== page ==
Should I Take Ibuprofen or Acetaminophen After Tooth Extraction?

Should I Take Ibuprofen or Acetaminophen After Tooth Extraction?

You don’t need a prescription to reduce pain after tooth extraction. Everything you need can be found in your home or local drugstore. 

Ouch! You just had a tooth pulled. Although you understand the tooth needed to be extracted because of severe decay or breakage, you’re in pain right now and want it to stop.

Luckily, you don’t have to look far for pain relief. The answer is already in your medicine cabinet or local drugstore: You can take acetaminophen, ibuprofen, or a combination of both to relieve discomfort. Both medications can soothe the pain and swelling after tooth extraction. Let’s review why your mouth hurts after getting a tooth pulled and how each medicine can help reduce the pain.

Why a tooth extraction hurts so much

There’s a reason getting a tooth pulled hurts so much. It’s a traumatic experience for your tooth and gums! During the process of extracting the tooth, the surrounding tissue gets damaged. In response, your body releases nociceptors that activate the pain receptors in your brain. 

The tissue becomes inflamed for two reasons. First, the extraction triggers your immune system to send out an enzyme known as cyclooxygenase-2. That enzyme then produces a hormone called prostaglandin, which rushes blood to the area. This leads to a buildup of fluids in the tissue. As a result, you experience redness, swelling, and pain.

The inflammation is also part of the healing process, although it causes some pain initially. As blood rushes to the site, so do protein-rich fluids. While those fluids help heal the tissue by getting rid of bacteria and dead molecules, the fluids also cause swelling and painful irritation of the nerve endings at the extraction site.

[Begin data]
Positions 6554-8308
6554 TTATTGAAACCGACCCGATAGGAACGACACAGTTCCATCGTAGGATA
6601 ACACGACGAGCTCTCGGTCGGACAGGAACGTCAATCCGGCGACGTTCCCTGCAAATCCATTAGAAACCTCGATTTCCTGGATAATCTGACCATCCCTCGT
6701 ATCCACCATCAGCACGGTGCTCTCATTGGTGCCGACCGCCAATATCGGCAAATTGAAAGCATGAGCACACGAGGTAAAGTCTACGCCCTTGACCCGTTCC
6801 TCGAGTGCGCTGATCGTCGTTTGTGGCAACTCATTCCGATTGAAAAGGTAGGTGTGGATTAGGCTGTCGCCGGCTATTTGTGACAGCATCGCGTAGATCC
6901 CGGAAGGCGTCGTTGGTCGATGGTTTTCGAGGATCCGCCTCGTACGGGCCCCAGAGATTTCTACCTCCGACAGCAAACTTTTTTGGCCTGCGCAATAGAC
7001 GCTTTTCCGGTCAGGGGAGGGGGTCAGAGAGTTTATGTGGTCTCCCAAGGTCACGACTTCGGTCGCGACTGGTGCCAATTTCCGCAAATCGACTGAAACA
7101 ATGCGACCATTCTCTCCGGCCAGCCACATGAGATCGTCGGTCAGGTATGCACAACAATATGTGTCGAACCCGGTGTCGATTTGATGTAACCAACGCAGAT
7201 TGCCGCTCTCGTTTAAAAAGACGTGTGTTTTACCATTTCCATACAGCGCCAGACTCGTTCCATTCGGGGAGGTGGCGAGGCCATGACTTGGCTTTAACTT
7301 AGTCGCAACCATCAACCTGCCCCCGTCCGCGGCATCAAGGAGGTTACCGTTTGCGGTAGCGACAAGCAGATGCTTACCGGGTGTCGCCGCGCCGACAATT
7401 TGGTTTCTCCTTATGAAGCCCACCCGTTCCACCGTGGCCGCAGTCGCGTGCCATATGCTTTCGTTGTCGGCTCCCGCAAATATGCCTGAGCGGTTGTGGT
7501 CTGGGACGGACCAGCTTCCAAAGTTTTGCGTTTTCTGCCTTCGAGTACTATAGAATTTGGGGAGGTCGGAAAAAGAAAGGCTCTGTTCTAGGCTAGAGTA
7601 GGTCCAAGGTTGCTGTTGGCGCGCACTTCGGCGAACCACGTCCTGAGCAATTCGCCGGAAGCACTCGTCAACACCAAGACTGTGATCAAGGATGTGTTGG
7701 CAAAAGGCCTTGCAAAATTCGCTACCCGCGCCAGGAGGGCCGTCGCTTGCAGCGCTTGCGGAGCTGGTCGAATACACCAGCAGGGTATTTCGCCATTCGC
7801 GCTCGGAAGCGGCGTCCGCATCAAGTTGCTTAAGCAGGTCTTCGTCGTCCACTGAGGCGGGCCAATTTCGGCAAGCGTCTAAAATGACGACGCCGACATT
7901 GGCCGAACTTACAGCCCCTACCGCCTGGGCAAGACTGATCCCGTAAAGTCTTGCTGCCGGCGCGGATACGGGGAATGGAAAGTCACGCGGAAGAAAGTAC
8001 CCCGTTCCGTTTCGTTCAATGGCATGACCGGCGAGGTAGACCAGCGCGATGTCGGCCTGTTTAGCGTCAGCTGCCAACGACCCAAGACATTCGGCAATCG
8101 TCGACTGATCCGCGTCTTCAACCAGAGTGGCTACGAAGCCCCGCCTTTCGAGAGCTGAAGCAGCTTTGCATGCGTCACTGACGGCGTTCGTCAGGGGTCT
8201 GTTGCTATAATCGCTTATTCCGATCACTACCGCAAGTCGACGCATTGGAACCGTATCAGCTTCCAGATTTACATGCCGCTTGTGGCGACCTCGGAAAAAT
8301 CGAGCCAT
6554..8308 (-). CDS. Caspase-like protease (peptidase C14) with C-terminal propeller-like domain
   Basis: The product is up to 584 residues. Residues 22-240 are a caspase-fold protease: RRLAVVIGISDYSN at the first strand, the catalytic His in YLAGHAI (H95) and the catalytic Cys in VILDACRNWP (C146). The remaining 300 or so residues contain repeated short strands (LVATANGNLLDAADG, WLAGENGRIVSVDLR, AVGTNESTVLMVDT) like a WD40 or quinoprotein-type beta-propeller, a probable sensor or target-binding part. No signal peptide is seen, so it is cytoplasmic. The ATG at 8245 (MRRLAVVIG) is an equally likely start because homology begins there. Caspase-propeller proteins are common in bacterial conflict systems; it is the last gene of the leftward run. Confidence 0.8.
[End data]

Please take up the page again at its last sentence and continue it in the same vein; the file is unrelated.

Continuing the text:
The after-extraction pain usually subsides after two or three days, but the good news is you don’t have to live with the pain! Taking acetaminophen and ibuprofen will make those days more comfortable.

How ibuprofen and acetaminophen work to stop the pain

You don’t have to choose one or the other. In fact, your best option may be to combine both ibuprofen and acetaminophen for maximum pain relief.

Ibuprofen is an FDA-approved nonsteroidal anti-inflammatory drug (NSAID) sold under the names Advil, Motrin, and Nurofen. Over-the-counter dosages range between 200 to 400 milligrams, while prescription-strength tops out at 800 milligrams. As an anti-inflammatory, ibuprofen reduces inflammation at the extraction site.

Meanwhile, acetaminophen (or Tylenol) blocks the pain signals to the brain and central nervous system. Acetaminophen and ibuprofen can work together to reduce pain and inflammation. 

According to one study out of the School of Dental Medicine at Case Western Reserve University, ibuprofen and acetaminophen eased dental pain when taken together. Researchers found that taking 400 milligrams of ibuprofen and 1,000 milligrams of acetaminophen was more successful in treating pain than opioids.

Always consult your dentist about which medications to take after a tooth extraction. Ibuprofen, for example, can cause side effects, such as an allergic reaction or stomach upsets. 

Are you worried about tooth extraction? Don’t be!

Schedule an appointment at Espire’s Oklahoma City location today! Our highly trained dentists will make a tooth extraction as painless as possible and recommend after-care medications. Don’t live near our Oklahoma City office? Find one of our other locations near you.

Oklahoma City, OK
12448 St Andrews Drive
Oklahoma City, OK 73120